Botulism in a Utah Prison
There was a major outback of Botulism in one of the craziest place imaginable, a prison. Botulism is a toxin that causes serious illness from a bacterium called Clostridium botulinum.
In this case, 12 inmates became sick in October of 2011 after drinking what is called prison brew. The prison brew is a homemade alcohol concoction. It is often called Pruno. It is apparently something that his done in every jail or prison around the country. Botulism though, isn’t an active ingredient, and in this cause it caused a serious outcome. Botulism is part of the toxin that is used in medical procedures – Botox.
Three inmates became in critical condition and a total of eight inmates required serious treatment. Apparently, the sickness occurred after drinking the brew symptoms begin within less than 24 hours from consuming the brew.
They were subsequently taken to a local hospital and treated. They were taken to the hospital with symptoms of nausea, vomiting, facial paralysis, blurry vision, and other symptoms. This information was related to the local news station by prison officials.
The CDC or Centers for Disease Control was called and appears to have brought an antitoxin from Atlanta. This antitoxin is essential to help in the treatment process. Eight of the twelve inmates involved required the antitoxin. The other four did not apparently show enough symptoms to receive the antitoxin.
The Salt Lake Valley Health Department was also called to come in and investigate and help in any way possible. Health officials believe that there was at least a gallon of the fermented alcoholic drink made. A single sip of the brew is believed to have been potent enough to cause symptoms.
How to make Brew?
Brew is apparently easily made with a combination of food products. Water, fruit, sugar, bread, candies, and other ingredients are used. It is believed that the inmates may use toilets, and other areas of the inmates cell.
The Tribune did a report that between December of 2009 and December 2010, over 40 different reports from the Utah State Prison of confiscations of brew.
Where did Botulism come into play?
The answer to this remains unknown. The actual cause so far, cannot be identified. The brew was the most likely source due to those who were affected. The brew could have been made and somehow the bacteria Clostriudm botulinum got introduced and thrived in the brew itself.
Nicholas Rupp, a public information officer for the health department, reported that a sample of the brew was found and was being sent to the state lab for testing.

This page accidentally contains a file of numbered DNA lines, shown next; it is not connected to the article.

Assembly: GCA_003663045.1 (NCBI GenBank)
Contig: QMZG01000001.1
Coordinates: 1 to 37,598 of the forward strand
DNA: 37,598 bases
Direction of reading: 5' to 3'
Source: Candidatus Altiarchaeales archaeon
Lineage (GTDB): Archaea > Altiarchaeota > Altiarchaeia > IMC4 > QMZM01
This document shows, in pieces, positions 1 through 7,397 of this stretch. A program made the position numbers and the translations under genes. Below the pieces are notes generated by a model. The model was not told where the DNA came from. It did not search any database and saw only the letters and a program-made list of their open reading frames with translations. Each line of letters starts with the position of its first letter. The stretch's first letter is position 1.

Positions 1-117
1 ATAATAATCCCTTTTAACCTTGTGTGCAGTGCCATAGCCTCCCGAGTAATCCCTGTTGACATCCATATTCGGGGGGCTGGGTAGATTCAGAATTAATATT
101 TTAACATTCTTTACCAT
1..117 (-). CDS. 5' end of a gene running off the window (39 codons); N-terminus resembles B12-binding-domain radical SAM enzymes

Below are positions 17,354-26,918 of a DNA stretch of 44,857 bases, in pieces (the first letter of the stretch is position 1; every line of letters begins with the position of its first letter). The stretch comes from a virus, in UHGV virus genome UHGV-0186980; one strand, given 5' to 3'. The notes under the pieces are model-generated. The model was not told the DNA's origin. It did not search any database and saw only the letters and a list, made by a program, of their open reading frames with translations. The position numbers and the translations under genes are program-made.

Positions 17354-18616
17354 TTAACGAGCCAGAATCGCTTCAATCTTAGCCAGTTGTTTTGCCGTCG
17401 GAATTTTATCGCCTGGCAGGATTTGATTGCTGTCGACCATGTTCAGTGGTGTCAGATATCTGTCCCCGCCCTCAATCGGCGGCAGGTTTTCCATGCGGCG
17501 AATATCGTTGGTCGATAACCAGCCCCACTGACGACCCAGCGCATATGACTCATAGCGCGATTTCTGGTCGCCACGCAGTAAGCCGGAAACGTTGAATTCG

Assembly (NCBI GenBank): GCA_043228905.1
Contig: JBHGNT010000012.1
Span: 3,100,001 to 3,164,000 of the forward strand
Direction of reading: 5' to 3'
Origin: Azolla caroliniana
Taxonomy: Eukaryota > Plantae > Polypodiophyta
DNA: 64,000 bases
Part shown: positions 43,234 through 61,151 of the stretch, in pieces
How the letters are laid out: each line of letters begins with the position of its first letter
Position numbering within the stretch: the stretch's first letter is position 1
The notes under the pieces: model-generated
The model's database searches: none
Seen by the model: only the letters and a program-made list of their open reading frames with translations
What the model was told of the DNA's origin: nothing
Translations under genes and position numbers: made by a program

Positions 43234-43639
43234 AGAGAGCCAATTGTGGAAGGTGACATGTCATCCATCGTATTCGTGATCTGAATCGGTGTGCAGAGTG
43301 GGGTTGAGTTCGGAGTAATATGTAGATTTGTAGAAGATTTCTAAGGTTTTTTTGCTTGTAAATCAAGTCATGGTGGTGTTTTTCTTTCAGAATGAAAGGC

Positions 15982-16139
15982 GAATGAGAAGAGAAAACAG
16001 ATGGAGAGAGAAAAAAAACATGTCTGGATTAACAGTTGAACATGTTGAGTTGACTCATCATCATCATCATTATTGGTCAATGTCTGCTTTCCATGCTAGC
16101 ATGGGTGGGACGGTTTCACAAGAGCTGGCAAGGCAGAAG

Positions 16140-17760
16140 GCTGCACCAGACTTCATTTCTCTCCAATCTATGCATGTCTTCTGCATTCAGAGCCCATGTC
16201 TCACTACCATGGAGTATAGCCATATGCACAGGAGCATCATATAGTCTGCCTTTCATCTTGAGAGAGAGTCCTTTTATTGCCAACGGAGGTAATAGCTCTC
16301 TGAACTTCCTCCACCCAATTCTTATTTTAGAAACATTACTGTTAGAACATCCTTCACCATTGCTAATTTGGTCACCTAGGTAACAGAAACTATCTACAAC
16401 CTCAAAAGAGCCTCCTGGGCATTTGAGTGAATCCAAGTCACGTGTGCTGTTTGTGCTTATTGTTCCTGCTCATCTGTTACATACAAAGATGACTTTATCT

What is Botulism?
The important thing is that the bacteria produces a toxin and it is the toxin that causes the problems. This disease is often seen in young children. Adult cases are quite rare and are typically associated with improper canning.
It is not transmitted from person to person. This is a good thing.
It can be very lethal – one micro-gram is lethal to humans. It causes problems with respiratory and musculoskeletal paralysis. Sometimes – in serious cases – Respiratory Failure can be seen.
The most commonly affected is Infant Botulism. The consumption of honey during the first year of life has been noted as a risk factor.
For Adults, often the bacteria has been allowed to grow in a anaerobic condition. Home-canned food substances and fermented uncooked dishes are at the top of the list.
Botulism in Utah
The last case of botulism in Utah was in 2003 and this is the first case of botulism in Salt Lake Valley in twenty years. Botulism is always a public health concern. The prison appears to have been an area where fermented and uncooked food caused several inmates to have become ill.
On one side it is hard to imagine inmates being able to create brew. But, for those who are a part of the prison setting understand that this is an unfortunate event. Stopping the creation of brew is as hard as stopping some inmates from returning to prison.
The response from the prison medical staff, the local hospitals, the CDC, and the Utah Public Health Department was strong and effective.
Serious medical problems ensued for some of the inmates, but overall, the treatment and management has been reported as a success.
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